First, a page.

The U.S. Environmental Protection Agency said rootworms in Illinois and Iowa have become resistant to an insecticide produced by Monsanto Co. (MON:US) corn, and four more states likely have resistant worms.
The resistance finding is based on a test developed at the Iowa State University rather than the regulatory definition, which is “flawed” and should be changed, the EPA said today in a report examining Monsanto’s product. Likely resistance in South Dakota, Wisconsin, Minnesota and Nebraska fields need to be confirmed, the agency said.
Rootworms affect corn’s ability to draw water and nutrients from the soil and were responsible for about $1 billion a year in damages and pesticide bills until seeds with built-in insecticide were developed a decade ago. The resistance finding comes more than a year after Aaron Gassmann, an Iowa State entomologist, first reported it using a new method.
“Gassmann’s approach of testing for resistance is a better scientific approach than the regulatory criteria outlined,” EPA entomologists said in the annual review of Monsanto’s rootworm- killing corn.
At least 23 counties have damaged fields that need to be tested for resistance, EPA said.
Corn is St. Louis-based Monsanto’s biggest business line with $5.81 billion (MON:US) in sales, or 43 percent of total revenue, in its 2012 fiscal year. The EPA’s focus is Monsanto’s YieldGard corn, which is engineered to produce the Cry3Bb1 protein from Bacillus thuringiensis, or Bt, a natural insecticide.
Kelly J. Clauss, a Monsanto spokeswoman, said the company is working with growers to reduce the number of fields with unexpected damage, a sign of suspected resistance.
“Corn rootworm resistance is suspected, but not confirmed, according to the regulatory definition of resistance,” Clauss said by phone. “We are very much in line with the EPA in terms of what needs to be done.”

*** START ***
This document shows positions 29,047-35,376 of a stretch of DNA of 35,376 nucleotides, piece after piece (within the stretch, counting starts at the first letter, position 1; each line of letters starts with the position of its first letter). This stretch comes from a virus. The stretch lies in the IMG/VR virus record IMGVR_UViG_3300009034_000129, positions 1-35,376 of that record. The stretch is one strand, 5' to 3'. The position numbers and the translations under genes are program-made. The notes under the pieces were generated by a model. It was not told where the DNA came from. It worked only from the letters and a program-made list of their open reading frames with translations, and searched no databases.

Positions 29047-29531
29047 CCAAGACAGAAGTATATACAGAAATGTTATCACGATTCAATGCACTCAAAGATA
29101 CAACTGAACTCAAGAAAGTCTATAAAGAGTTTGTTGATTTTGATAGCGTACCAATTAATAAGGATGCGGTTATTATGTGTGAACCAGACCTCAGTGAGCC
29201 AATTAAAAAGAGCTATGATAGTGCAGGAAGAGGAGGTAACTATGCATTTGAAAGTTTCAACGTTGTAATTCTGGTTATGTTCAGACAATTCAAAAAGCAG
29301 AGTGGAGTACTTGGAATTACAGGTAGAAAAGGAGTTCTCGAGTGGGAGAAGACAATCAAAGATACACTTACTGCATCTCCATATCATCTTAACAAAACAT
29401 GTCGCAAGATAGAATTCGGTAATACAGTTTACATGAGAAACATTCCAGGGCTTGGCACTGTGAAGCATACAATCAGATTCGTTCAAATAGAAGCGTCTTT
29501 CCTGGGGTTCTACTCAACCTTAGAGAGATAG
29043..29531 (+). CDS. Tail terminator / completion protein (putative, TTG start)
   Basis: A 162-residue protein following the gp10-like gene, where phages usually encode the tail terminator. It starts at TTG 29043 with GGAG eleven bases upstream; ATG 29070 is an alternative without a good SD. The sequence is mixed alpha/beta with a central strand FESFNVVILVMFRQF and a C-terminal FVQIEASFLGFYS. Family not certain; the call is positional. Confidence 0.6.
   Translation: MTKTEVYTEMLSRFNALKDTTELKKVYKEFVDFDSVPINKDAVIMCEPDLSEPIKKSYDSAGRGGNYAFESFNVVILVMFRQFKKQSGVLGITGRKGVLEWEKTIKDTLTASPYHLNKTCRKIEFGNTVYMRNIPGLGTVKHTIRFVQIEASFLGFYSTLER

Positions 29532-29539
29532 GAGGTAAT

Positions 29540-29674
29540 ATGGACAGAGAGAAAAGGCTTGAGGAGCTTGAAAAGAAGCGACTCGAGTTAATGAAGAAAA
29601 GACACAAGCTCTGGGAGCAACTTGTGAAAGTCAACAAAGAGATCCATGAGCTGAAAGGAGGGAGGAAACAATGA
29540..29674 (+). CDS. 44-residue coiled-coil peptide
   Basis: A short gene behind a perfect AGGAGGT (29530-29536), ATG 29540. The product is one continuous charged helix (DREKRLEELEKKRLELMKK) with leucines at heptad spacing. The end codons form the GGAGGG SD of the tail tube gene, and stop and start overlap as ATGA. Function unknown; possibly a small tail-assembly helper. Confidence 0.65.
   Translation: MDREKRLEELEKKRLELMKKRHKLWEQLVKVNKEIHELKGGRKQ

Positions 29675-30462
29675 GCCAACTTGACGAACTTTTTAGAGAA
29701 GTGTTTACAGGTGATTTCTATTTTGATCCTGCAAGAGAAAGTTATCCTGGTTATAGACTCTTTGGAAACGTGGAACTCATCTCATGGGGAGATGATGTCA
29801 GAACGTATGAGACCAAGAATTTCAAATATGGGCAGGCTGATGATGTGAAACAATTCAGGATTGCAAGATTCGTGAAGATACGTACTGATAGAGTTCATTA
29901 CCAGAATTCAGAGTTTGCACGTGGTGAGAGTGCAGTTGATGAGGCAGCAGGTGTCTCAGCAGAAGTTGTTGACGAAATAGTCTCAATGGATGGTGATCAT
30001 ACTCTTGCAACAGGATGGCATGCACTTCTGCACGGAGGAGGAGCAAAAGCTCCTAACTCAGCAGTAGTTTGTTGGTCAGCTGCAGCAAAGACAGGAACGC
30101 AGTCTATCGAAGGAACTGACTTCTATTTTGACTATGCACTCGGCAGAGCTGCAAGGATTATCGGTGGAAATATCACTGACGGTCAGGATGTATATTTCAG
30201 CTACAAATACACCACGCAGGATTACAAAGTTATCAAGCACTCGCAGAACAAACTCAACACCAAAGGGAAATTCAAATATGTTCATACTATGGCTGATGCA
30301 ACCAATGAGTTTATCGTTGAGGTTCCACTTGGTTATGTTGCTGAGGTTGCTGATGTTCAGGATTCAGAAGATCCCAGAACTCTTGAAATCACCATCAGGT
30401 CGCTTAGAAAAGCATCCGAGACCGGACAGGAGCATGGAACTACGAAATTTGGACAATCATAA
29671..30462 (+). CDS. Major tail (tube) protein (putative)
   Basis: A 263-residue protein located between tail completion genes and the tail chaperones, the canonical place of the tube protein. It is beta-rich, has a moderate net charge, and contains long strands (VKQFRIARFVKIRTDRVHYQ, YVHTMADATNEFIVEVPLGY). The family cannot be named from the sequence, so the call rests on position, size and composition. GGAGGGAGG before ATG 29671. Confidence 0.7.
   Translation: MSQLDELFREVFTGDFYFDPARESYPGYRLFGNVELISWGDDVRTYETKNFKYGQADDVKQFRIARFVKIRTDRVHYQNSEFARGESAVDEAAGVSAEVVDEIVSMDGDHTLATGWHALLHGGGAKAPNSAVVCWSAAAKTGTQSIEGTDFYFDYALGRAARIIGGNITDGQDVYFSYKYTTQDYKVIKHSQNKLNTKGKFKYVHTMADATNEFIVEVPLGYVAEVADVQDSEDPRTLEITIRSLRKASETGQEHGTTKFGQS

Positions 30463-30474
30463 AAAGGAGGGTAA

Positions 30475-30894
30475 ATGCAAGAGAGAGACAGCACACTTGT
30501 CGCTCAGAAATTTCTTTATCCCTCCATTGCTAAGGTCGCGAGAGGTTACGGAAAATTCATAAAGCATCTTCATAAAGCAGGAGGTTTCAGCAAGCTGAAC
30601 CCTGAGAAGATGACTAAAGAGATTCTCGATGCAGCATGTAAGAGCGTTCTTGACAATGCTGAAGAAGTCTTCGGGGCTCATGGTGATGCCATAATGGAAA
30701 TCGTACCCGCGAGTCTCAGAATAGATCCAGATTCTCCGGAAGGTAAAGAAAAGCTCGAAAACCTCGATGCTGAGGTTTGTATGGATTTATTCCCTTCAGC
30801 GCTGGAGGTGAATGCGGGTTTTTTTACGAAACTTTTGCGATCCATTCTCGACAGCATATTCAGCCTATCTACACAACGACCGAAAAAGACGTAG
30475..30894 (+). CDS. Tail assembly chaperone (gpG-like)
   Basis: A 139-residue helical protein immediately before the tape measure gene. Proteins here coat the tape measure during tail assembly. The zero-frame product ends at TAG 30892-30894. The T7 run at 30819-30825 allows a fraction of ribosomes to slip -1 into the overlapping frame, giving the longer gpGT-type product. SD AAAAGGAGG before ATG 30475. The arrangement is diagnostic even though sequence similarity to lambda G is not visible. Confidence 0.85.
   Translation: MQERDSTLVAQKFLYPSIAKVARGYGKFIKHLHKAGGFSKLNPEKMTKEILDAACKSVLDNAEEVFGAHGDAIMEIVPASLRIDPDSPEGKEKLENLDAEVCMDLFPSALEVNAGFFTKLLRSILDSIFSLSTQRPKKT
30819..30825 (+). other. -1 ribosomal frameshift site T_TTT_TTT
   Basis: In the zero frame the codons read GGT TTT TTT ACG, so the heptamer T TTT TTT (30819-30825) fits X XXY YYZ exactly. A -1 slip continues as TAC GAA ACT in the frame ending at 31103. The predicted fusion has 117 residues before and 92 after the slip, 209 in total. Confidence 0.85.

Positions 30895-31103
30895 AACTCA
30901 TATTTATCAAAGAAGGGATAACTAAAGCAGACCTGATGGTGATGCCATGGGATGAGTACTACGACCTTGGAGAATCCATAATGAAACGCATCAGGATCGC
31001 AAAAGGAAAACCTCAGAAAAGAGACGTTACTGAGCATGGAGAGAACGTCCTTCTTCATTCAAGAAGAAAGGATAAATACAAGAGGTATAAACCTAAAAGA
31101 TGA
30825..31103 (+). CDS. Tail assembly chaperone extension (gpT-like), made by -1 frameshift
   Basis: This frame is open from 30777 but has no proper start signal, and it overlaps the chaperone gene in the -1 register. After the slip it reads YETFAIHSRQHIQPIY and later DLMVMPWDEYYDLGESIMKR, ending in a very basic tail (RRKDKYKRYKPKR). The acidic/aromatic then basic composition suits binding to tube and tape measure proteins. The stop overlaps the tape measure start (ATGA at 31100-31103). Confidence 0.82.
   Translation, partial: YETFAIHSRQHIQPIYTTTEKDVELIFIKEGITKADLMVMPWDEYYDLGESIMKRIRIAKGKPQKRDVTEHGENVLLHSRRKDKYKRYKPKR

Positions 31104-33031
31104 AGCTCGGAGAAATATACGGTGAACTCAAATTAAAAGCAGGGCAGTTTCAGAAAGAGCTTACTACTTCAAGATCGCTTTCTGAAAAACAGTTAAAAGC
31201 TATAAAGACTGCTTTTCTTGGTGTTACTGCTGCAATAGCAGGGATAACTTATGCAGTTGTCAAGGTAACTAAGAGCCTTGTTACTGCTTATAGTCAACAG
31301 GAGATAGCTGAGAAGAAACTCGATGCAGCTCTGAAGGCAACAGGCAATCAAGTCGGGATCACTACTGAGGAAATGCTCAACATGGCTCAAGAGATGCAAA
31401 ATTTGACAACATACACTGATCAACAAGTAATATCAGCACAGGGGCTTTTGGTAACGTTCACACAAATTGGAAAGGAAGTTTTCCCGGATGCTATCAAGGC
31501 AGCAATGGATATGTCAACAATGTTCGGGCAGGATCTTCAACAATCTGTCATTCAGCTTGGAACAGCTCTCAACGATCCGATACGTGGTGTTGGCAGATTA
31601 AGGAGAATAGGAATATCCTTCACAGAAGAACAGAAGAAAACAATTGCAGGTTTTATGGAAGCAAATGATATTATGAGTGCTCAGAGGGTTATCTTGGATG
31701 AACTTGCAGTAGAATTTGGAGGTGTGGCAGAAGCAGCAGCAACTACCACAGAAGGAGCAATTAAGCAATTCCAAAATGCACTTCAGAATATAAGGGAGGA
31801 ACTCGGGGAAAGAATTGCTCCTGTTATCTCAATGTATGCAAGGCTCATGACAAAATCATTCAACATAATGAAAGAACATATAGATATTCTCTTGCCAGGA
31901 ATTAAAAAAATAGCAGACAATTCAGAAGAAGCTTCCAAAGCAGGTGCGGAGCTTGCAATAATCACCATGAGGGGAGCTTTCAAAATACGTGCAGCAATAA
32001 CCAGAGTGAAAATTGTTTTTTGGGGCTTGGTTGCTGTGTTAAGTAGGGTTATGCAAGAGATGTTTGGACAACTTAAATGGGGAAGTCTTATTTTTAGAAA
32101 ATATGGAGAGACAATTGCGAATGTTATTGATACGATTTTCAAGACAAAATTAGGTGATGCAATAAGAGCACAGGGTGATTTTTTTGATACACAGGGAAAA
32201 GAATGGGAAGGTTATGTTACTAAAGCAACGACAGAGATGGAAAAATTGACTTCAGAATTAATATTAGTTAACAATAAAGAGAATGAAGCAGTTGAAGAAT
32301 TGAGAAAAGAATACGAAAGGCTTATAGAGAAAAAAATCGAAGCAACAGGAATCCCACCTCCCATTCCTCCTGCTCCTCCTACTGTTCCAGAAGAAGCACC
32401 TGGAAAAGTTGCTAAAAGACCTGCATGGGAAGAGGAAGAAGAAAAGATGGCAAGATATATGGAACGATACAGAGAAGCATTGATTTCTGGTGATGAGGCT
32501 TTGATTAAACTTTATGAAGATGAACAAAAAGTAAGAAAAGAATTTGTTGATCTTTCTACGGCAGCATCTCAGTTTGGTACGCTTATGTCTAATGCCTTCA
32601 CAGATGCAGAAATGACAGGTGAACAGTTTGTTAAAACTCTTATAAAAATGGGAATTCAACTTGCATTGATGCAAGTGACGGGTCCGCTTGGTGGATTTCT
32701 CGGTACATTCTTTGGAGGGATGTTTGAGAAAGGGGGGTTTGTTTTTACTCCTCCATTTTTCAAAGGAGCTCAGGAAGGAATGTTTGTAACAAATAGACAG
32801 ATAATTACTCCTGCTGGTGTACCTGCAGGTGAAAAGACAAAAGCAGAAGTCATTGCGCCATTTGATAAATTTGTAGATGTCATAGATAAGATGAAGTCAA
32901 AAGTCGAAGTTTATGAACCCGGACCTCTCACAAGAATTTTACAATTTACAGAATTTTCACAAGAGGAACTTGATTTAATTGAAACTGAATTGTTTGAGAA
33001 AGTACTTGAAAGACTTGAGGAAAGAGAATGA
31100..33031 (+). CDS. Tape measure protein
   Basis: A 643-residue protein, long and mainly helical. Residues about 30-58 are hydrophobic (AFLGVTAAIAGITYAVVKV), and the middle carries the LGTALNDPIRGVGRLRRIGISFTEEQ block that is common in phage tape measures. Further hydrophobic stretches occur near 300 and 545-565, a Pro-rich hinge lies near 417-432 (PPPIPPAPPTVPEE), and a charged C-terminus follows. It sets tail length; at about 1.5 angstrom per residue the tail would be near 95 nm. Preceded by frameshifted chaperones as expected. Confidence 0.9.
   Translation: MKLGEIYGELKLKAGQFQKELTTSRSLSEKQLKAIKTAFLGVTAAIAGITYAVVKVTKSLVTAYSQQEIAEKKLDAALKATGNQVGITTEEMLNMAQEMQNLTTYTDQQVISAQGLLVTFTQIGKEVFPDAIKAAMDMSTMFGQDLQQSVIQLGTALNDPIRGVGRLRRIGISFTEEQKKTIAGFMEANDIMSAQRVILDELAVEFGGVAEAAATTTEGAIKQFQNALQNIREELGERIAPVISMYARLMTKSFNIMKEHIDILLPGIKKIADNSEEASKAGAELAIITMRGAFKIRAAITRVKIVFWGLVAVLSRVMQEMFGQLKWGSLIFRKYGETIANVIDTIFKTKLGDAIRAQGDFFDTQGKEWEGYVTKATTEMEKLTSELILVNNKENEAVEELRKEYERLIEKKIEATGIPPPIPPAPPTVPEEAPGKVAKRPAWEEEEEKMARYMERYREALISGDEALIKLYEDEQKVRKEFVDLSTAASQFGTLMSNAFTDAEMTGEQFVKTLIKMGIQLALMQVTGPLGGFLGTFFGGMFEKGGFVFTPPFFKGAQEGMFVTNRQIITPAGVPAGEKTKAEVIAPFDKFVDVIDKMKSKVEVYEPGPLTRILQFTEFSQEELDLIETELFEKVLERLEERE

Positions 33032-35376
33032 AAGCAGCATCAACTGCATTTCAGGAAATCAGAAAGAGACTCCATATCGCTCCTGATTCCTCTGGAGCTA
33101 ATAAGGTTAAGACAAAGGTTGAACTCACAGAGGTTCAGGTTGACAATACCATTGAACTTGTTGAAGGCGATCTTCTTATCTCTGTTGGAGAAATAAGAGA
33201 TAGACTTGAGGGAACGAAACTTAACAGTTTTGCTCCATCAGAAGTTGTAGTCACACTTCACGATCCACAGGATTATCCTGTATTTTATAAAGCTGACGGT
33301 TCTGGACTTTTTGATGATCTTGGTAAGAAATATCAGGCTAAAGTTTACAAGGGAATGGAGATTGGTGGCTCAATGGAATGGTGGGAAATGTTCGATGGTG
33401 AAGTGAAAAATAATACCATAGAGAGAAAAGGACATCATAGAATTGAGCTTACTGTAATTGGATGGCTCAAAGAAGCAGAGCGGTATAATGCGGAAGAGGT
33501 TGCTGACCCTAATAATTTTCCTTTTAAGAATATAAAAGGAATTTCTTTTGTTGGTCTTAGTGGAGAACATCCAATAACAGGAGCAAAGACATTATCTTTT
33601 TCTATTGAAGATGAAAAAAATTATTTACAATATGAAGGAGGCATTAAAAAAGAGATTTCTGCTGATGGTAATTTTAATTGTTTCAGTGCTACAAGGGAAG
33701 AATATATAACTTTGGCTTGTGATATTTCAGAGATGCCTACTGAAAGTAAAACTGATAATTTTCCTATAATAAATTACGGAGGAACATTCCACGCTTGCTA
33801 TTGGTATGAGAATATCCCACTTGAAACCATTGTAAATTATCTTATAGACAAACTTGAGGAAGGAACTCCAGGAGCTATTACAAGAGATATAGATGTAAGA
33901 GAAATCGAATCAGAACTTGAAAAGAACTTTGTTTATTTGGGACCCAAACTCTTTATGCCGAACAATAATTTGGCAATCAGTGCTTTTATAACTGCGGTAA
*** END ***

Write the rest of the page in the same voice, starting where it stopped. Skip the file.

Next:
A separate EPA report today recommended Monsanto work with the agency to revise the definition of confirmed resistance by March 31. Monsanto has agreed to transition growers from Yieldgard to SmartStax corn, which has a second mode of action for controlling rootworms, the EPA said.
That could cause problems for Dow Chemical Co. (DOW:US) and DuPont Co. (DD:US), which developed SmartStax. Rootworms are more likely to develop resistance to SmartStax in fields where Monsanto’s technology isn’t working, the agency said.
Monsanto also is working with growers with performance issues to help them combat suspected resistance through crop rotation, switching to SmartStax and other means, EPA said. Problems reported to Monsanto dropped to 45,000 acres last year from 75,000 in 2011. The drop is probably due to Monsanto’s success in these efforts as well as drought conditions in the Midwest, EPA said.
“Monsanto is committed to the stewardship of corn-rootworm protected traits, and the EPA is confident in the measures we are taking to promote the durability of corn rootworm technology,” the company said in an e-mail.
The agency said it plans to convene a scientific advisory panel this year to evaluate the definition of confirmed resistance.
To contact the reporter on this story: Jack Kaskey in Houston at email@example.com
To contact the editor responsible for this story: Simon Casey at firstname.lastname@example.org